Identifying Common Wrestling Injuries and Training Ideas to Reduce Those Risks
by Coach Alex Nigro
Wrestling is known as one of the oldest sports in human history. Why has it stood the test of time? Because there is nothing more instinctive than 2 opponents trying to best the other. While the sport has come a long way with softer mats instead of sand, head gear, and officials overseeing the match, the risk for injury is still there. Wresting is both a full contact and collision sport. Besides the mats there is little room for absorbing those contacts. Wrestling matches are 5-10 minutes of continuous action with maximal power, strength, agility, and stamina all being pushed to the limit. With these conditions, injuries are bound to happen. It is up to the strength and conditioning coach to identify what the athlete’s weaknesses are and how best to reduce their injury risk. This article will address how structured weight training and plyometric training help reduce these risks.
According to recent NCAA data wrestling injuries are 2nd behind football. Statistics from 2003-04 found that 5.7 injuries occur during practice and 25.8 occur during a competitive outing per every 1,000 “wrestling exposures.” High school injury rates were similar. Most of these injuries happened during the “neutral” position of a wrestling match that is when both wrestlers are in a standing position. Common types of injuries are sprains, strains, cartilage issues, and bruises. Being a full contact sport there is also great risk for spinal, cervical, and brain injury. It is up to the sports coaches and strength coaches to develop strategies that make wrestlers more resilient to the common injuries, and control the environment so to minimize the risk of the severe injuries. Less than 25% of measured wrestling injuries occurred in the 1st period, leading me to believe that fatigue and stamina play a role as a match or practice progresses.
So as a strength coach what I look to influence is getting the athletes strong in extremes of the joints/muscles end ranges, working on increasing the athlete’s explosiveness and ability to handle Ground Reaction Forces with the use of plyometric training, proprioceptive/kinetic awareness aka balance, lastly increasing their conditioning and work capacity so to delay fatigue and along with that injury.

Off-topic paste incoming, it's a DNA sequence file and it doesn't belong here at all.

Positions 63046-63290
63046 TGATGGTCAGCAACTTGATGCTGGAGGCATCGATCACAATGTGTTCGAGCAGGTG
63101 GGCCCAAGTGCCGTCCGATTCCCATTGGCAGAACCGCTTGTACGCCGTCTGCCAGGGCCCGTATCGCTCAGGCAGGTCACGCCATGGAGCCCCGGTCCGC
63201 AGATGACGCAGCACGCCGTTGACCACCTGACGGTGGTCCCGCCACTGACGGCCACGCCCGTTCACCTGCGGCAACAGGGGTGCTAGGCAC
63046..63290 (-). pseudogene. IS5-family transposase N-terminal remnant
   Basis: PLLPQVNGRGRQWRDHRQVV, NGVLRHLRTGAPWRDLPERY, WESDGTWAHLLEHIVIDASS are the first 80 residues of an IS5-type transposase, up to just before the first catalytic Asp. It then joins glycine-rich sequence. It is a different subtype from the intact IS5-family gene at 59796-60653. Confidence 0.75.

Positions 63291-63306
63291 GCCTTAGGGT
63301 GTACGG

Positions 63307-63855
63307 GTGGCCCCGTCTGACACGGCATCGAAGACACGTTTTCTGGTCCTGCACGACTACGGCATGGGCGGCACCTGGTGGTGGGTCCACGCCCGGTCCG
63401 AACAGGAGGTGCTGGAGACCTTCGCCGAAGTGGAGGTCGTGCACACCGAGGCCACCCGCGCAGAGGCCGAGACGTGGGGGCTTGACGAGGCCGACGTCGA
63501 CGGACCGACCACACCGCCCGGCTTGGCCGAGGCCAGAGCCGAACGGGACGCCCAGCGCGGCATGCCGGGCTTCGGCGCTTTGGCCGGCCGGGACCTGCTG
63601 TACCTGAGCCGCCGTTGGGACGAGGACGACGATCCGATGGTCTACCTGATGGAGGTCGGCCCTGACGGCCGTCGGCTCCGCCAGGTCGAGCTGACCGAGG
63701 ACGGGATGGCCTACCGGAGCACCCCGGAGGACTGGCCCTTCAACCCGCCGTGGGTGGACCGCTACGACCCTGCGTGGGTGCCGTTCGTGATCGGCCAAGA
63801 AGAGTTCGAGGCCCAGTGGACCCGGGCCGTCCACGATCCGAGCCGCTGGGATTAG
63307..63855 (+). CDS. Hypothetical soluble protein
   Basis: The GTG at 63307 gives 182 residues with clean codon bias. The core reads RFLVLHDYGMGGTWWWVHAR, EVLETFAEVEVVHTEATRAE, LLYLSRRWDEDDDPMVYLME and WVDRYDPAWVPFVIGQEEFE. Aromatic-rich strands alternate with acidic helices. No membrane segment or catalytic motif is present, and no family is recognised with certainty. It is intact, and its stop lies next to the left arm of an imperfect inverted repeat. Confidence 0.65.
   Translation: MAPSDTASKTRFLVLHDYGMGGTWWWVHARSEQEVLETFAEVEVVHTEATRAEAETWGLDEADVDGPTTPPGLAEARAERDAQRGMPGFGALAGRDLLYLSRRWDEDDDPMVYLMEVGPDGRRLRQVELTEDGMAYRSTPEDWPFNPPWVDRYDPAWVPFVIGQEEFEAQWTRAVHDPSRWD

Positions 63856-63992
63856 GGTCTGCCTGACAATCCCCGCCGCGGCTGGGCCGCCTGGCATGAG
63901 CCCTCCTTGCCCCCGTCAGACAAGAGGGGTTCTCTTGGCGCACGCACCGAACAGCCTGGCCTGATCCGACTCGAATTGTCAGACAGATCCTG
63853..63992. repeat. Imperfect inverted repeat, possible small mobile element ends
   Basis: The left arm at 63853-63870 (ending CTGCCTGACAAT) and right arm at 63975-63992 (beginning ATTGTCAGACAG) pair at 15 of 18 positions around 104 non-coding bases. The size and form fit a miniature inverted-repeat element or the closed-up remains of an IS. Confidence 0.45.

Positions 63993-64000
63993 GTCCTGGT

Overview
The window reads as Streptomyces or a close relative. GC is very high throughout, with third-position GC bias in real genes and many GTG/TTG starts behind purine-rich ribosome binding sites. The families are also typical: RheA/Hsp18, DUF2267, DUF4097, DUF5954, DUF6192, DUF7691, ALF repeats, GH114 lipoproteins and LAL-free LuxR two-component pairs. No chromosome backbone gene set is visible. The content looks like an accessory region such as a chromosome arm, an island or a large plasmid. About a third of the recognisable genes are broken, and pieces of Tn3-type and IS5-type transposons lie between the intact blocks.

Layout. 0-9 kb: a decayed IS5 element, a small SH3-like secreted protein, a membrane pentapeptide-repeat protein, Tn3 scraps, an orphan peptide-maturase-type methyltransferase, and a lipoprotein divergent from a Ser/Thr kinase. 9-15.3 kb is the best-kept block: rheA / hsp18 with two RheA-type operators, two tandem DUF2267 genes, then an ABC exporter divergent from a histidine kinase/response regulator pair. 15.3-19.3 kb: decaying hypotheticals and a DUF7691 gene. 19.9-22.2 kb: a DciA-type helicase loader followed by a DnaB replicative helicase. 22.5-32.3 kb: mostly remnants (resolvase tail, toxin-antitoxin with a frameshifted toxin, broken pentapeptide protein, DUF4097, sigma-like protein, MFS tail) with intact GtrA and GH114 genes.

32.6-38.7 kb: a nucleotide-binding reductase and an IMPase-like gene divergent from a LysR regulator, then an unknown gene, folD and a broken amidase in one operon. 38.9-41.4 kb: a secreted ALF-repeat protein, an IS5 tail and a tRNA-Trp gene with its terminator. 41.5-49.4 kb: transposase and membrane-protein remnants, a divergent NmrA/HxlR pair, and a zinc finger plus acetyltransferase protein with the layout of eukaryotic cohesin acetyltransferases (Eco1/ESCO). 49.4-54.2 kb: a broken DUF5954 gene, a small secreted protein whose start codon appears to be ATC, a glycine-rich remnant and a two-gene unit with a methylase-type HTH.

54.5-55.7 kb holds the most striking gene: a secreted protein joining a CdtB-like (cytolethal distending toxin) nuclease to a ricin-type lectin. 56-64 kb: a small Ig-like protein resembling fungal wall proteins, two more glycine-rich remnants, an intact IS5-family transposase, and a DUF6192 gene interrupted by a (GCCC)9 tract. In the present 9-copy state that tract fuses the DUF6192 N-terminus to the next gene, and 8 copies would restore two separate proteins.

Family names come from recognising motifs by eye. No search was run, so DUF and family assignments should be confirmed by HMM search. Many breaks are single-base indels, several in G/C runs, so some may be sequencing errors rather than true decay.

Strength training is used to build more lean tissue, strength, as well as integrity and stability in the joints. The strength coach must emphasize proper technique and taking each exercise through a full range of motion. The coach must also look for movement and muscular imbalances as they will lead to inefficient movement quality.
Plyometric training such as jumps, hops, bounds, and other fast explosive movements should be used to not only improve the wrestler’s athletic capabilities but also reduce injury risk. Plyos also train the athlete to handle ground reaction forces. In physics the ground reaction force is the force exerted by the ground on a body in contact with it. So when a wrestler lands on a limb, foot or another part of the body, he must be able to absorb these forces in a short period of time then express that energy as he continues in a match. These forces are how ankle sprains, stress fractures, and chronic knee pain occur. A strength coach will include plyometric training in the wrestler’s program so that the athlete can learn to express their strength form the weights in an explosive, athletic manner.
Strength and conditioning programs should not just be looked at as increasing athletic performance, which is certainly a main goal but also preventing the sport’s common injuries and building resiliency in the athlete. Especially for such a demanding sport such as wrestling.
References: Grindstaff, T., D. Potach. Prevention of common wrestling injuries. Strength and Conditioning Journal. 28(4), 20-28. April 2006.